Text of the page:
• “’To This We Dissented’: The Rock Springs Riot,” accessed April 26, 2011, at http://historymatters.gmu.edu/d/5043/. This detailed account sent by the Chinese miners to the Chinese Consul at New York may be the best firsthand report of the September 1885 events in Rock Springs. The account includes precise physical descriptions of the corpses and of the damage to Chinatown.
  • Francis E. Warren served nearly 40 years in the U.S. Senate where he quietly became one of the most powerful men in America. He died in office in 1929. He stayed a close friend of the Union Pacific throughout. His papers are among the many treasures at the American Heritage Center at the University of Wyoming. Papers from his two different stints as territorial governor are at the Wyoming State Archives in Cheyenne. Finder’s guides for these are online at http://libtextml.unm.edu/docviewer.php?docId=wy-arrg0001_06.xml and http://libtextml.unm.edu/docviewer.php?docId=wy-arrg0001_10.xml.

Secondary Sources

  • Bowers, Carol. “‘Chinese Warren’ and the Rock Springs Massacre.” The Equality State: Essays on Intolerance and Inequality in Wyoming. Mike Mackey, editor. Powell, Wyo.: Western History Publications, 1999, 37-62.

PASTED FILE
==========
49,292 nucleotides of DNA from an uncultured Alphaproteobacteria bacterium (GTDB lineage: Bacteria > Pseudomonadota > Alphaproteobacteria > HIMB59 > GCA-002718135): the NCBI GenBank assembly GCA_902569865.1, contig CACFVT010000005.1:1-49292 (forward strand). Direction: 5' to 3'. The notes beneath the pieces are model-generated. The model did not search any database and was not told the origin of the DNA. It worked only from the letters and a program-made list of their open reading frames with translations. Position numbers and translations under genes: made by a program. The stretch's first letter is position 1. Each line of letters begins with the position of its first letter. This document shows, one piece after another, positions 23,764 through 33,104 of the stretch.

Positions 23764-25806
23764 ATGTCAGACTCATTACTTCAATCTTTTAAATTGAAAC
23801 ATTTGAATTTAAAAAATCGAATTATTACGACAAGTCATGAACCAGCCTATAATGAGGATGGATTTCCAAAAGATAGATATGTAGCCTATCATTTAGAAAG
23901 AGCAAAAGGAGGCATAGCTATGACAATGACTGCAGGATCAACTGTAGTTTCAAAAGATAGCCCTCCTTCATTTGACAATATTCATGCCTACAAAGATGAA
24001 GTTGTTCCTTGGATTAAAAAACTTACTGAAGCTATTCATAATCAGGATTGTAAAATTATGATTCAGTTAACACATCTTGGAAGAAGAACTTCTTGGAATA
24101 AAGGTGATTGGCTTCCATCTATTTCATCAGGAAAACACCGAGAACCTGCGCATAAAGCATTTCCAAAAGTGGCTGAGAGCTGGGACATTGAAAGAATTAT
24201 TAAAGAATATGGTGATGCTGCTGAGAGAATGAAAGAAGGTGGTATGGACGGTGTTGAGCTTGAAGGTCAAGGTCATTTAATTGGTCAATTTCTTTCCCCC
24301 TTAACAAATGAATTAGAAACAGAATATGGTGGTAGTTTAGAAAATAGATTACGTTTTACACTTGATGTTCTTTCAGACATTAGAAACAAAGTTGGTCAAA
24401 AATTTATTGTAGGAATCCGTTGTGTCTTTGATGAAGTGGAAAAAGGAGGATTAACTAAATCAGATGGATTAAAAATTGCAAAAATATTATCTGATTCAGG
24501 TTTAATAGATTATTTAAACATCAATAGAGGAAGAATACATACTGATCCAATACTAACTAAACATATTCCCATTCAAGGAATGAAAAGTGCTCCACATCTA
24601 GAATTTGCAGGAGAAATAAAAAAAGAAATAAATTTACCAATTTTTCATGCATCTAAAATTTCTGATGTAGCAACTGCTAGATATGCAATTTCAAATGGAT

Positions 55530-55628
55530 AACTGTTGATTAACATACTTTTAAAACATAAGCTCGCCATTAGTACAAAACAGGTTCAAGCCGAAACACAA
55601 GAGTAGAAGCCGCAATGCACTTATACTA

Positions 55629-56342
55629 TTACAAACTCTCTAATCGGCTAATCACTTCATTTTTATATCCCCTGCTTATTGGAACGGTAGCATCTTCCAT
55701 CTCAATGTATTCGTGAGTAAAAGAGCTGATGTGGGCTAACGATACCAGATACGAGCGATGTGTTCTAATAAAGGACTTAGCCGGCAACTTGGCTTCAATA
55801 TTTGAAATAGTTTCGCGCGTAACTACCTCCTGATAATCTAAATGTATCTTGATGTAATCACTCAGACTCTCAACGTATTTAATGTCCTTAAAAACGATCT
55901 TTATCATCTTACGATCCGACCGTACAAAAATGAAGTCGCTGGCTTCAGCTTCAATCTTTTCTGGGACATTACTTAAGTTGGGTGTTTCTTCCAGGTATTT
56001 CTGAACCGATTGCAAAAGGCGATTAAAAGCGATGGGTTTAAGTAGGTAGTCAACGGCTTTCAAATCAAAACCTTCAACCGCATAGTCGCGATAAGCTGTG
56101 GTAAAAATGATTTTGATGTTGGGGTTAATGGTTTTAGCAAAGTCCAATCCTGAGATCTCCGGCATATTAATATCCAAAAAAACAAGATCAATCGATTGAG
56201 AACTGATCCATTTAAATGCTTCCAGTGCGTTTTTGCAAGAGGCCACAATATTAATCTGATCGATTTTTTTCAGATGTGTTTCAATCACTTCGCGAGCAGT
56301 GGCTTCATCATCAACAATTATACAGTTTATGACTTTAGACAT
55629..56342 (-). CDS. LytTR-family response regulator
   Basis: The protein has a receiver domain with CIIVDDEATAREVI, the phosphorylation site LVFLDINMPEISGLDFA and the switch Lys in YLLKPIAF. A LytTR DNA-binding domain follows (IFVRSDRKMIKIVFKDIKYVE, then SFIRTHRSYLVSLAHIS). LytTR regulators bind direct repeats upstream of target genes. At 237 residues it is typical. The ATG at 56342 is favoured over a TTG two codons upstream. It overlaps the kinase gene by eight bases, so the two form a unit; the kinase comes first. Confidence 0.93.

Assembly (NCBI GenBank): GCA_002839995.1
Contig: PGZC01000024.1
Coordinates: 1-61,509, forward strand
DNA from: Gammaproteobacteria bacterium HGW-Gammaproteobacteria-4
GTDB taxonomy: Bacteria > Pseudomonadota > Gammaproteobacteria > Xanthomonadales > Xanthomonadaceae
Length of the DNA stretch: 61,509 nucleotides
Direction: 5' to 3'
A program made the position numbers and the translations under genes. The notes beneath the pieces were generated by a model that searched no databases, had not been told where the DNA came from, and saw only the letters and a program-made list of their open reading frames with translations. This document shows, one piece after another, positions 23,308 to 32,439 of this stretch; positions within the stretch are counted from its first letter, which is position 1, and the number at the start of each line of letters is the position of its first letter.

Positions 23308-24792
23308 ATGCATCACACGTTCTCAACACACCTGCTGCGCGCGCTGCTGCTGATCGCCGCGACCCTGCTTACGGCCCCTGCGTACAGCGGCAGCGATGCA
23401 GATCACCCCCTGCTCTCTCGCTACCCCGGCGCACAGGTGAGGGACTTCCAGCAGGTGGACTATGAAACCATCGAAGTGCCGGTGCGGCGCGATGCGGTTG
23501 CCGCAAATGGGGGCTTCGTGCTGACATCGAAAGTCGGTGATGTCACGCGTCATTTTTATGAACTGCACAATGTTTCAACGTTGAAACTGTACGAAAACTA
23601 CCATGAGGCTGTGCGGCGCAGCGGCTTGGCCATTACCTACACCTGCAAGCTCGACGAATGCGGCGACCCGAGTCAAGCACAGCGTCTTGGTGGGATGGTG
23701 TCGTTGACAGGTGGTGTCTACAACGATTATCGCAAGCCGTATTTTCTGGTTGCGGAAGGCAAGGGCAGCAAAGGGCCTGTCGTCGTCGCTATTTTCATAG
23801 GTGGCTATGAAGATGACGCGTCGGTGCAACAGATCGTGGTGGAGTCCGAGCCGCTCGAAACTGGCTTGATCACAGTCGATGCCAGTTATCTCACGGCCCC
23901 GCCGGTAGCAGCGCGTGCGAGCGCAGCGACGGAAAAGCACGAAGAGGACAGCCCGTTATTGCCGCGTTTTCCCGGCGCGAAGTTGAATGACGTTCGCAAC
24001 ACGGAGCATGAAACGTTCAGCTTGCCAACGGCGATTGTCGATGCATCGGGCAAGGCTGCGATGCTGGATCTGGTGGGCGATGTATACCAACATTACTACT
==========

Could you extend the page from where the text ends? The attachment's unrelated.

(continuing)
• Gardner, Albert Dudley. Two Paths One Destiny: A Comparison of Chinese Households and Communities in Alberta, British Columbia, Montana, and Wyoming, 1848-1910. Ph.D. dissertation, University of New Mexico, Albuquerque, New Mexico, May, 2000. Excellent use of census data for a picture of 19th century Chinese communities in the West.
  • Gardner, Dudley. “Wyoming History,” accessed April 26, 2011, at http://www.wwcc.cc.wy.us/wyo_hist/chinese.htm and http://www.wwcc.wy.edu/wyo_hist/ev.wyoming_and_the_chinese.htm. Background on the three Chinatowns in territorial Wyoming, and some census data. Gardner teaches history at Western Wyoming Community College in Rock Springs.
  • Larson, T.A. History of Wyoming. [Which edition?] Lincoln: University of Nebraska Press, 1965, 140-144.